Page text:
around us. Because they are necessary to help us understand things,
it is only natural that our language would reflect those understandings
through what are known as speech formulas. But neither of these
levels of metaphor really help to explain either how or why we need
and use metaphors, or what all this has to do with how we think. To understand
that, we need to go down two more levels to that of the ontological
metaphor and the directly experienced concept.
Ontological Metaphors and Non-Metaphorical Concepts
What I have been saying and trying to demonstrate up to this point is
that we make sense out of what goes on around us by thinking metaphorically.
We understand what time is, at least in our culture, by thinking
of it in terms of a thing, a commodity, say like money. By thinking
of it this way, we can quantify it (count it), give it a value, make it
serve a purpose, and keep track of how much is needed to accomplish
the purpose. In other words, even if we used a different metaphor,
we would still need a metaphor in order to have some kind of structure
with which to think about time. And this is true of all aspects of life.
We understand one thing by comparing it to something else we already
know. Here are two more examples-
Theories are Buildings- Is that
the foundation of your theory? That theory is pretty shaky.
He constructed his theory out of the same old
But at some point, we must have concepts which are not metaphors so
that we have something to build our metaphors upon. In other words,
we need concepts which are experienced directly, without metaphor,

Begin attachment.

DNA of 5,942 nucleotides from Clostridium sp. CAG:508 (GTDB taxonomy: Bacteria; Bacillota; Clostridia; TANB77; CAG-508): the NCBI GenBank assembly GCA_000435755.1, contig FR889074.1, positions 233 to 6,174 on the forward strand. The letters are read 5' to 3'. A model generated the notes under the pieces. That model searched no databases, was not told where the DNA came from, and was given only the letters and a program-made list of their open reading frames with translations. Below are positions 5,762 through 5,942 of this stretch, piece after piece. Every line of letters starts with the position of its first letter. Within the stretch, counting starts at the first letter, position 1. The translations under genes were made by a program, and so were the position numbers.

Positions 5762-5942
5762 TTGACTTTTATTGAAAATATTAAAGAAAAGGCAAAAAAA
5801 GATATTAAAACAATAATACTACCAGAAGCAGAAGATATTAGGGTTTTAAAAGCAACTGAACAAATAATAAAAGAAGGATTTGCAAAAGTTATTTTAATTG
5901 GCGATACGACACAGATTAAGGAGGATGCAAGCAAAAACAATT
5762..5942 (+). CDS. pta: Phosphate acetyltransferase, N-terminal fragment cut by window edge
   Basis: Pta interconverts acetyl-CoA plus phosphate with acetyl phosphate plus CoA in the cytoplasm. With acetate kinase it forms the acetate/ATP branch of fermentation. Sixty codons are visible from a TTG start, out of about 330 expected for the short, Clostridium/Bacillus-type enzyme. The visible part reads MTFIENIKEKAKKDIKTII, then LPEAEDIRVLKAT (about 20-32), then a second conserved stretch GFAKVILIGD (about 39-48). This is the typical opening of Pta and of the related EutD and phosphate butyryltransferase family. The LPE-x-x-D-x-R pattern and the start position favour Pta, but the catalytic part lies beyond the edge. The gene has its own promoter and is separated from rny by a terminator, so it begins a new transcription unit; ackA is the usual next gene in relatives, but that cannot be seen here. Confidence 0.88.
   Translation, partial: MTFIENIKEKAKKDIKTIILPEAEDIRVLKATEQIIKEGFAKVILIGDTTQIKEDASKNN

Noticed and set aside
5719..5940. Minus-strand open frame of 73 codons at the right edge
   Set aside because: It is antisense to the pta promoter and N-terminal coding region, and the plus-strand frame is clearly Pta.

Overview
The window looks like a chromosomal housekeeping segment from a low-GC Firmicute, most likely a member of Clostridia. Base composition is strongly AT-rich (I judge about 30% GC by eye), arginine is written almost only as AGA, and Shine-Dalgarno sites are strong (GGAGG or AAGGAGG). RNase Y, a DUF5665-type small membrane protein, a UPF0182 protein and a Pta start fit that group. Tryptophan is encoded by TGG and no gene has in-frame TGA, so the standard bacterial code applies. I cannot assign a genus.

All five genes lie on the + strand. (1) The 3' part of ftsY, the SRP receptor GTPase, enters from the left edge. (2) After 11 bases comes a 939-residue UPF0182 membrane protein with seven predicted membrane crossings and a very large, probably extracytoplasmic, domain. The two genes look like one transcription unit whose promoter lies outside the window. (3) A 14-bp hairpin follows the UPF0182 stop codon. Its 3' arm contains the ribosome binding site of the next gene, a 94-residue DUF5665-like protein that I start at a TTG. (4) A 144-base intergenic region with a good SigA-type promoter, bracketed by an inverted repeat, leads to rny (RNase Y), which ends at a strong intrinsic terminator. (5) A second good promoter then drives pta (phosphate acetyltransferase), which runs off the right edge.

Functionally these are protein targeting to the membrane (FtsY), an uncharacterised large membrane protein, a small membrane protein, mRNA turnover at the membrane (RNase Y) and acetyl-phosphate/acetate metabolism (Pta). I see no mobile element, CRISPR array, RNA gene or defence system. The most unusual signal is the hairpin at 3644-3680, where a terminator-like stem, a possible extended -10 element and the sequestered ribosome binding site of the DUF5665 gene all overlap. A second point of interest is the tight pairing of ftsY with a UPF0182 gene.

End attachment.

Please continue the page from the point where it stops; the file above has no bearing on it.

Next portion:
for without them, how could we understand anything at all?
Creativity is Birth- Our nation was
born out of the desire for freedom. Her writings are the
products of her fertile imagination. His ideas
will only breed discontent. She conceived a brilliant
theory of molecular motion. Edward Teller is the father of the hydrogen
bomb. Rachel Carson is the mother
of the ecology movement.
We experience UP because of gravity. Gravity causes us to orient ourselves
in space by exerting certain kinds of efforts in order to keep ourselves
upright. And because we experience UP through these efforts, we
also have a the direct experience of BALANCE.
The Bodily Experience of Balance as an Activity
The prime candidates for concepts which are understood directly
are the simple spatial concepts, such as UP. Our spatial concept UP arises
out of our spatial experience. We have bodies and we stand erect
(Lakoff and Johnson 56).
“The experience of balance is so pervasive and so absolutely basic for
our coherent experience of our world, and for our survival in it,
that we are seldom ever aware of its presence” (Johnson 1987 74).